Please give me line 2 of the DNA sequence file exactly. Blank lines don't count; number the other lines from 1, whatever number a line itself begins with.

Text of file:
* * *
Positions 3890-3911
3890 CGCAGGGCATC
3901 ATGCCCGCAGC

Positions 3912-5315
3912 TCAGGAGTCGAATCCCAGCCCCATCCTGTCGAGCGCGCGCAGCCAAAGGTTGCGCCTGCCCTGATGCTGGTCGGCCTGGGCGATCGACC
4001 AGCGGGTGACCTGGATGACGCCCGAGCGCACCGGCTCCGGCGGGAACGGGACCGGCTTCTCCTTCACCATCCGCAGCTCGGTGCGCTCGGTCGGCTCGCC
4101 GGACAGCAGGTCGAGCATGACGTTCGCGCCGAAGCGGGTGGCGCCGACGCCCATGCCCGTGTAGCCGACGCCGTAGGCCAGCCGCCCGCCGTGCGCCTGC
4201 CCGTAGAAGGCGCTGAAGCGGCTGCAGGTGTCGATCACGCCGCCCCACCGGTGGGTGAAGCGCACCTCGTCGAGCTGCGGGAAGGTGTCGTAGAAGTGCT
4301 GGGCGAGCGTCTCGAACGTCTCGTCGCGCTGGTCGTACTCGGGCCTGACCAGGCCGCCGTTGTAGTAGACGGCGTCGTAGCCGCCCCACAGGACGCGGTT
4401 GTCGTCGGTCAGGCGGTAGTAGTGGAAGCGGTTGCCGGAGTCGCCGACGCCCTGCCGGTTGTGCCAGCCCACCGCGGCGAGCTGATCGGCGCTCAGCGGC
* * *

3890 CGCAGGGCATC